At the beginning of the year we send out a letter to families and ask them to send a letter to the school telling the teaching staff about their child. And not about their disability but about their child, because I think too often what happens is that we define children by their disability and not by who they are. And so I encourage families to do that.
And then I encourage teachers to build a relationship. And you’re not going to build a relationship if you only get together with teachers at the Case Conference Meeting, which is very stressful for families. And as a teacher (I was a teacher for many years), what I found to be incredibly helpful was is to call parents randomly and focus on the things that are going well or give them information about things that they can do at home.
I’ve had parents when I was teacher who were just kind of amazed that I would call them and tell them good things about their children because they were so used to only hearing the bad things.
There’s one teacher that I work with — and this is a really brilliant idea that he has — he writes a letter home to the parents of all of his students each week. It’s the same letter, but revisits what they worked on during the week and then offers suggestions for how they can implement things at home as well.
Let’s say you have a child who is passionate about or really strong in one particular area, how do you build on that area of strength, value it, and and capitalize on it inside the classroom?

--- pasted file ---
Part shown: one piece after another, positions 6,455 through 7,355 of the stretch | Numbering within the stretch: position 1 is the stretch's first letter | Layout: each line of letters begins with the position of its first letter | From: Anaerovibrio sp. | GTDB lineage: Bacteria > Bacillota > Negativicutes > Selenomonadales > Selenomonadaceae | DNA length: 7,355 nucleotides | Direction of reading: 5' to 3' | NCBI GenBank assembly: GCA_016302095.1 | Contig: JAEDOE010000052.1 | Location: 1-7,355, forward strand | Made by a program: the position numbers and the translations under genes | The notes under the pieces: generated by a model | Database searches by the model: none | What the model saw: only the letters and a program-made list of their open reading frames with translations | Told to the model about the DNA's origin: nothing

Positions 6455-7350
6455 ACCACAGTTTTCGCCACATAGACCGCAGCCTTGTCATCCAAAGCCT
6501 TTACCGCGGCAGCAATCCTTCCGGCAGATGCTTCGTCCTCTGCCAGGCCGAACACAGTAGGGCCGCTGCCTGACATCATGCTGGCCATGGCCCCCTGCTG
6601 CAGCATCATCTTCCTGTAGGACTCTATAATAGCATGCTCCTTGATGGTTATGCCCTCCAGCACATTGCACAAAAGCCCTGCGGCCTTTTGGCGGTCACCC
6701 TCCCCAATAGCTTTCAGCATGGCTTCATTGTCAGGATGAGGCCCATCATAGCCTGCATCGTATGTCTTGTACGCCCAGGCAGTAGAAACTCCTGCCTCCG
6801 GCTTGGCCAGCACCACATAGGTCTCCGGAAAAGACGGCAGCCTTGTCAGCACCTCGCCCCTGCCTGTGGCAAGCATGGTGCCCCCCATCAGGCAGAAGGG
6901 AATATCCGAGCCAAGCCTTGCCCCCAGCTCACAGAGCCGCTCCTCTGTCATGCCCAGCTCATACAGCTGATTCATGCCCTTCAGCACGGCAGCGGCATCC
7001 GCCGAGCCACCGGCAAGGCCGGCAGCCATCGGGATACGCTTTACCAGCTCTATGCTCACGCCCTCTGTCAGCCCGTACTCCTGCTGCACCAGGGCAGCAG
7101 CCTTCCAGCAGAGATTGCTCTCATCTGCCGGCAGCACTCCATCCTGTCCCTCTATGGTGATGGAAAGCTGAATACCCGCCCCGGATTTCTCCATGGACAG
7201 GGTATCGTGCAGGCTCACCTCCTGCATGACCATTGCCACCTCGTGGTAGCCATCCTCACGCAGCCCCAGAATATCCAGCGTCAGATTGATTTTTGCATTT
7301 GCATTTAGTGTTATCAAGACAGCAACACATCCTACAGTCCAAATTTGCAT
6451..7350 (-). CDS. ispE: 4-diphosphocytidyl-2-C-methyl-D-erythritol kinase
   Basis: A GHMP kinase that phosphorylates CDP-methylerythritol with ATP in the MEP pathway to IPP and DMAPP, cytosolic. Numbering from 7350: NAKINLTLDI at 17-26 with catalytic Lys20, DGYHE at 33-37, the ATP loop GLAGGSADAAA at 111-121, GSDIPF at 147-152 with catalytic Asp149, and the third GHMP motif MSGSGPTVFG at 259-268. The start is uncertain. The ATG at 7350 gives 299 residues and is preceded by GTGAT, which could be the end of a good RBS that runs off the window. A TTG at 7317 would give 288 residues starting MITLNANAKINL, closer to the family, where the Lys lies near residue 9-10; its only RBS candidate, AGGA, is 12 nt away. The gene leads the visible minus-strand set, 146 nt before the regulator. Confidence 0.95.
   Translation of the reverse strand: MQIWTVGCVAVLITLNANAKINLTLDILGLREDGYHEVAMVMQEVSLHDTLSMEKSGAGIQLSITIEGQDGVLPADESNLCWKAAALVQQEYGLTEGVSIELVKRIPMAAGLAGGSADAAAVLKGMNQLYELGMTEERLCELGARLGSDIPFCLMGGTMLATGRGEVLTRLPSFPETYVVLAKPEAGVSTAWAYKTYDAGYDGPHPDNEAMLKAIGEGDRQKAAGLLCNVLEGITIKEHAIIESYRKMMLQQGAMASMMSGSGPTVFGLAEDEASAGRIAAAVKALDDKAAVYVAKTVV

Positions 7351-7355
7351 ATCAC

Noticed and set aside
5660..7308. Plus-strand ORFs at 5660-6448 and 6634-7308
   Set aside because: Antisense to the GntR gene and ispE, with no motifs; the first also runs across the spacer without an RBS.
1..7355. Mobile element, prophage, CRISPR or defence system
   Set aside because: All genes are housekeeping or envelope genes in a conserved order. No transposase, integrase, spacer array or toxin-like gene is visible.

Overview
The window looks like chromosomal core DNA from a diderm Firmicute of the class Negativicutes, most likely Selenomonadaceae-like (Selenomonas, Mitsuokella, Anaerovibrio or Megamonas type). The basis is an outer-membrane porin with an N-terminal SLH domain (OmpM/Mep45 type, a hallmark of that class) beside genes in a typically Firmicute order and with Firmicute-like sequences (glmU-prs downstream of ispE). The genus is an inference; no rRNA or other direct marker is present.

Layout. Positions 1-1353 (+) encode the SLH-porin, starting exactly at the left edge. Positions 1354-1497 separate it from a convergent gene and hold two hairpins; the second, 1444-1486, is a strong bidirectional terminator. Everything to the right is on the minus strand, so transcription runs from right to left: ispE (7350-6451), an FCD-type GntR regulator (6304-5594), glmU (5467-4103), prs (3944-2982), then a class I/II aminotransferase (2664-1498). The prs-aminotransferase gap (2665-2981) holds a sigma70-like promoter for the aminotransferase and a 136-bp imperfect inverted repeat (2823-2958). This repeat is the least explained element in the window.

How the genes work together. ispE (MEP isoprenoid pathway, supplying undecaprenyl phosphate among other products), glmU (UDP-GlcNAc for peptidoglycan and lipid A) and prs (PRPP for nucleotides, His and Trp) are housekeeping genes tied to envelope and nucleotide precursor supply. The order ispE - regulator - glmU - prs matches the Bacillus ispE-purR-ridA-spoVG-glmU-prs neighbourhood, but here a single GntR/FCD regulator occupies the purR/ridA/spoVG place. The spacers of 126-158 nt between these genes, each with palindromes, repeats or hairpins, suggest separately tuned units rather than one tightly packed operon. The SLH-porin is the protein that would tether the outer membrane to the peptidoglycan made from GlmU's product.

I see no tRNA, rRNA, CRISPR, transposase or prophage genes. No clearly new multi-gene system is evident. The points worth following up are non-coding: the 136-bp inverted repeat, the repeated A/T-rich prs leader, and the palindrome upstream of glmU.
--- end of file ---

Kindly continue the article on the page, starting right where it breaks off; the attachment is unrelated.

Our students on the spectrum have specific interests and strength areas. So I have a friend who is really interested in weather, and if his teacher had used concepts around weather to teach him about math or reading that would have been a strong major motivator for him.
So you want to know what these children are really interested in and then teach to that to motivate them to learn — make it meaningful for them.
Let me give you another example. I went to see a young man whose area of interest was state capitals. And the teacher wanted to make sure that he was included and felt included in the classroom. So she made the decision to have units on states. And the first question that she would ask would be about the state capital.